Churnalism: Bad for Science?

Totally unrelated & gratuitous photo of kitten to improve readability of this post. (credit: Flickr user Pinguino)

Amongst the science blogs I regularly read, a buzzword of the last year or so is “churnalism” – journalism by press release. A few months ago, the UK’s Media Standards Trust launched a website that can track how much of a news story is directly copied and pasted from a press release. In his recent Guardian article on the topic, Martin Robbins unsurprisingly found this number to be quite high for a number of science stories. But it got me thinking: is churnalism actually bad for science, and how can we make it better?

If newspapers and websites no longer printed press releases quasi-verbatim (or there were no press releases) , there would probably be a lot less coverage of science. That may not be an attractive option. Most press releases are factually reasonably accurate, and on the balance of things, it’s probably better to have bland, slightly one-sided science stories than none at all. Newspapers ad-libbing doesn’t always turn out so well (nudge, wink, Daily Mail). But we can do better.

[NB – It’s also a little late in the game to turn up with concerns about churnalism: a vast section of the media – look at women’s weeklies and monthlies – is basically entirely driven by PR and advertising. This drives me crazy, and after reading these magazines myself for years I now actively avoid them. Tens of thousands of people live by what they read in such magazines without realising that they’re basically just flimsy vehicles for selling stuff – usually by making us feel bad about ourselves. This really matters, yet very few people take a stand against it. But I digress.]

Many media outlets republishing virtually the same text over and over makes for a pretty uninspiring landscape. You could wonder what an entire editorial staff offers that one avid tweeter doesn’t. Adding more links would already add much value, but many news websites don’t really take advantage of the web’s capabilities in that respect. I also like Storify, which allows user to build up new stories from social media coverage of an event or topic. One website, Futurity, bypasses the media altogether and aggregates research news straight from the universities.

Part of the problem with science reporting is that all the parties involved want different things:

1. Scientists preferably want to be left alone to do their work. Usually driven by their own competitive spirit, an OCD-like obsession with details, or a childhood dream of curing disease or looking into space. Don’t like to be told what to do or wear – or what to say to a journalist. Money or celebrity are not common motivators – although some do pretty well on both those fronts. Hate to be misrepresented or ignored, and will want to set the record straight if it happen. Will get out of the lab and engage out to help get the grant money in (and many find it fun and rewarding too)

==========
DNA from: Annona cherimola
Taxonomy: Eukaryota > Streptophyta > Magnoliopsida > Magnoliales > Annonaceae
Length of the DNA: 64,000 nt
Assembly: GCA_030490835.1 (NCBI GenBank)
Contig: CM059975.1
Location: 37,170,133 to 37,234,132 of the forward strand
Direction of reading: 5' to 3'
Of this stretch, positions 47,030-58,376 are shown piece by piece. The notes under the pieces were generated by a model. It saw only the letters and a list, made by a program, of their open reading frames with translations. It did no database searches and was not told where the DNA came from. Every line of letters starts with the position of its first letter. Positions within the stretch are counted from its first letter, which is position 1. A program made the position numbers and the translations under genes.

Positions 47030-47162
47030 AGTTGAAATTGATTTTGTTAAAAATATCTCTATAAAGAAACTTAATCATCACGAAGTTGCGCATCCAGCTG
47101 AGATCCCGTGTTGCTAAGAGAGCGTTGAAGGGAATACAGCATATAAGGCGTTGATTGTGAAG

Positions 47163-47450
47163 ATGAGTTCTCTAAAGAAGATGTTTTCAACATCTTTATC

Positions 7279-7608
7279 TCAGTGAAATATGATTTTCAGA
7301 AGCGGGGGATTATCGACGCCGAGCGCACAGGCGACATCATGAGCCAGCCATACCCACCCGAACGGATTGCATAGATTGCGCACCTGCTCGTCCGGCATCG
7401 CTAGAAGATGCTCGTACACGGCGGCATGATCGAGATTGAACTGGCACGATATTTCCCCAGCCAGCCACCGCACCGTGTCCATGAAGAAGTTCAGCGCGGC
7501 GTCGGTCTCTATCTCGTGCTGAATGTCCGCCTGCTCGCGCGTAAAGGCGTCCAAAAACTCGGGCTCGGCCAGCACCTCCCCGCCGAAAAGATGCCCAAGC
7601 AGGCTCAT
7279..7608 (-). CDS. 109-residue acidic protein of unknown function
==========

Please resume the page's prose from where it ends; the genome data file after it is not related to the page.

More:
2. PR officers want their product or client featured in as many places and in the most positive light possible. That’s the case for Justin Bieber’s PR, L’Oréal’s PR, as well as the press officers for the University of Cambridge, Nature, and other bastions of all things Good and Scientific. The cynical view is not to trust press officers any more than estate agents – in reality, good PR is responsible, effective and necessary. It’s necessary particularly in those areas of science that don’t feature sex, dinosaurs, aliens or kittens, yet deserve attention and funding.

3. Media organisations – newspapers, magazines, websites – want to sell their publication and make money. What makes money? Sex, dinosaurs, aliens, kittens – the value given to truth, let alone scientific accuracy, varies greatly. The role of reporters in this is difficult. My experience with journalists (caveat: selection bias) is that they love a good story, enjoy writing, and they’re keen to dig it out, get it right. But they’re not always in control of what gets published, or indeed of their own assignments. They sometimes get squeezed in the middle and generally take crap from all around.

4. Readers want to be entertained by sex, aliens, dinosaurs and kittens on their way to work. Will make important life decisions based on things they read in “trusted” publications, including (/particularly?) those that values teenage nudity over accuracy.

These four different players have different expectations from science coverage in the media: responsible and thoughtful reporting of scientific progress, favourable coverage for a journal or institute, selling newspapers, and pleasant reading material for the commute. So it’s no surprise that the current model doesn’t work for everyone.

It’s worth noting that not everyone balks at churnalism: for the PR professionals who wrote the press release, it’s a big sign of success. They love it.

From a science point of view, press releases tend to lack perspective, balance and background at best. They focus on the contributions of one institute, one telescope, or one paper – in most cases this doesn’t tell the full story. With science playing a big role in important societal issues, such as climate change and public health, the science community is sensitive to bad or incomplete reporting of its work. But how to make things better?